THE SURGE OF MOBILE TECHNOLOGY USE BY FEMALE STUDENTS IN TWO GULF UNIVERSITIES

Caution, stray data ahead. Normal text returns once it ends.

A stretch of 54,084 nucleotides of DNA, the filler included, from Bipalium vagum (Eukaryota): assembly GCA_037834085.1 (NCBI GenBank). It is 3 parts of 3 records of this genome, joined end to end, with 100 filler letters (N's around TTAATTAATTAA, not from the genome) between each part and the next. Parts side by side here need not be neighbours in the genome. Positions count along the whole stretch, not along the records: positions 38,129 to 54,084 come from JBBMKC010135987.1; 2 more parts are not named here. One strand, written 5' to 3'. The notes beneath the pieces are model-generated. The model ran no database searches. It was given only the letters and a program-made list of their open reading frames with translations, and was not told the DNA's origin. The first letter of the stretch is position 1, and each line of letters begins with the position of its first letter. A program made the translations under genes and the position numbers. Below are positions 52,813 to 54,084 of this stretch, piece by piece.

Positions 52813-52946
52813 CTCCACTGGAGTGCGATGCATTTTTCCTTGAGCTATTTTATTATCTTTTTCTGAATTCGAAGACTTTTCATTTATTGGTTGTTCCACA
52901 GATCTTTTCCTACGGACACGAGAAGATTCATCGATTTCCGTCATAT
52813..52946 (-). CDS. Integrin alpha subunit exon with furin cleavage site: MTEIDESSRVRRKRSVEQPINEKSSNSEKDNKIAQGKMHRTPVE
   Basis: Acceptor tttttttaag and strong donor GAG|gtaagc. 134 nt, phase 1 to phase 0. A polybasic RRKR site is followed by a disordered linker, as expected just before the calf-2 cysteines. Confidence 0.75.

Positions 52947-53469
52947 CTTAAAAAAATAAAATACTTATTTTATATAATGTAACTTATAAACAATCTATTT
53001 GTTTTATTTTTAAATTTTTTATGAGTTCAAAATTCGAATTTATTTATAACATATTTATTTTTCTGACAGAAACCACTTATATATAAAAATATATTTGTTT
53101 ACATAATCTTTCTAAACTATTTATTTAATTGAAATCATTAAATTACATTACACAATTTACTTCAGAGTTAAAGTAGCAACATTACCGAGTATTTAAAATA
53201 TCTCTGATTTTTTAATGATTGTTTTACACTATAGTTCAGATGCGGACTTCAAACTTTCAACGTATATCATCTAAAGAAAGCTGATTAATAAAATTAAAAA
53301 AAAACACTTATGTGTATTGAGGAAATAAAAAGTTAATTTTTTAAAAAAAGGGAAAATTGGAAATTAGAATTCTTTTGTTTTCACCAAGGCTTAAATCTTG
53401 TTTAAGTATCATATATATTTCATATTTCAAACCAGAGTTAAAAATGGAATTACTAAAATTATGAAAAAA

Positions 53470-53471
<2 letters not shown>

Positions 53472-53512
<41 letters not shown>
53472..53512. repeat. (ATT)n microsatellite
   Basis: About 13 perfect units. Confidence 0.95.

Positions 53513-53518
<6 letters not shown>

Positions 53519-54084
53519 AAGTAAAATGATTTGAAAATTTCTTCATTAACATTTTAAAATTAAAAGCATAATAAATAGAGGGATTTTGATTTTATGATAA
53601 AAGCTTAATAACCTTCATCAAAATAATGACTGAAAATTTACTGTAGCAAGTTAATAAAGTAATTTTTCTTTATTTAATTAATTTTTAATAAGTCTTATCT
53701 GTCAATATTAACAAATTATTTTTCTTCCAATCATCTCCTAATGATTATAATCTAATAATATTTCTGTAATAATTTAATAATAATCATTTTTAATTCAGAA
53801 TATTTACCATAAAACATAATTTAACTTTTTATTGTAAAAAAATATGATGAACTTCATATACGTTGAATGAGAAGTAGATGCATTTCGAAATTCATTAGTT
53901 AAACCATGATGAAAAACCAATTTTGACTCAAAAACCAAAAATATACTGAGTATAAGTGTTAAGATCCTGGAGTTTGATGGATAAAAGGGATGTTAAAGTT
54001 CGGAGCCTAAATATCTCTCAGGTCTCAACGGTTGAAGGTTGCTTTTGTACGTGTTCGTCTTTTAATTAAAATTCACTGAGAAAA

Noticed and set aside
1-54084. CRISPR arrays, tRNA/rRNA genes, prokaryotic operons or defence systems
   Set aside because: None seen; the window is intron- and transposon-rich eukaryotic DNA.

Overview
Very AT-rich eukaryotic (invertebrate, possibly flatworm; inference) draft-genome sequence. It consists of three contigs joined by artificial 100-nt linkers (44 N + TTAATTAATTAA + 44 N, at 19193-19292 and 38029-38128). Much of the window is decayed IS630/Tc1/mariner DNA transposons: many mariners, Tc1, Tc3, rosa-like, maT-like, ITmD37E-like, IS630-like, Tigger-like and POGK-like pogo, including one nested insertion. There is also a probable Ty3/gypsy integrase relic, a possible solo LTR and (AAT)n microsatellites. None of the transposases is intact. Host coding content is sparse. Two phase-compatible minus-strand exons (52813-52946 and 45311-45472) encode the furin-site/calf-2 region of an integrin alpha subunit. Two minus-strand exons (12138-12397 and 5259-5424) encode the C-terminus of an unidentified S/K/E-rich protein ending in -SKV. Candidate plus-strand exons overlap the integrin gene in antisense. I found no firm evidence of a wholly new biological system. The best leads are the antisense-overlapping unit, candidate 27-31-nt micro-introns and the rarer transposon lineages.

Tertiary students’ perceptions of technology and learning are rapidly changing. Learning technologies, tools and applications, are being used in new ways in and outside the EFL classroom. The proposed study describes the current findings of a comparative study of first and final year female learners in two classroom at two UAE Higher Education Institutions as support and requests funding for expansion to a broader investigation of the area focusing on the instructors and students within two Gulf Universities.The use of technology in learning has been an area of high interest and focus in language learning and teaching for some time. However much of the research presented has been specific to a particular learning environment or subject areas. Little has been reported on how Middle Eastern Female students perceive technology in their own learning and how they are applying technological tools and applications in both their learning and real life contexts . This paper describe how these students often termed as (unique or isolated) have like other students around the world, have grabbed the wheel of technology and are developing at a much faster rate than perhaps educational institutions can plan for. ESL learners graduating with degrees from UAE higher education institutions are rapidly applying new technologies in their learning both in and outside the classroom. At present a typical technology friendly learning environment might provide smart boards, laptops and overhead projectors but these tools are rapidly becoming only part of what learners are using on a daily basis. Students are coming to class equipped with their own tools and communication devices like cell phones, cameras, iPods , PDA and laptops are being used in increasing sophisticated ways and for diverse communication purposes. In the past, Internet searches, electronic grading, email services were the applications of a high-technology classroom. Recently however there has been a surge of change with a wide variety of new technologies that provide real time collaborative communication, social bookmarking, presentation options and information sharing being independently applied by UAE students. Surprisingly, the amount of portable technology use reported to be connected to learning situations such as cell phone features was quite large. (usage feature - respondent number that uses it) : 1) 28/28 100% sms texting, 2) 18/28 64% time management, 3) 9/28 is 32% websufing, 4) 8/28 28% reading e-books, 5) 10/28 35% internet, 6) 10/28 35% email, 7) 4/28 14% posting to blog, 8)15/28 53.5% chatting, 9) 19/28 picture sharing 67%, 10) 20/28 71% information sharing, 11) 13/28 46% playing educational games. A hundred percent reported using their phones for sms texting or communicating in text as well as voice. Across the group 35 % used their phones to email and although all of the students reported on the various functions they used on their cell phones they were reluctant to describe classroom use. Highlighting the impact of educational settings and teachers’ perceptions of technologies on students use of technologies in learning contexts.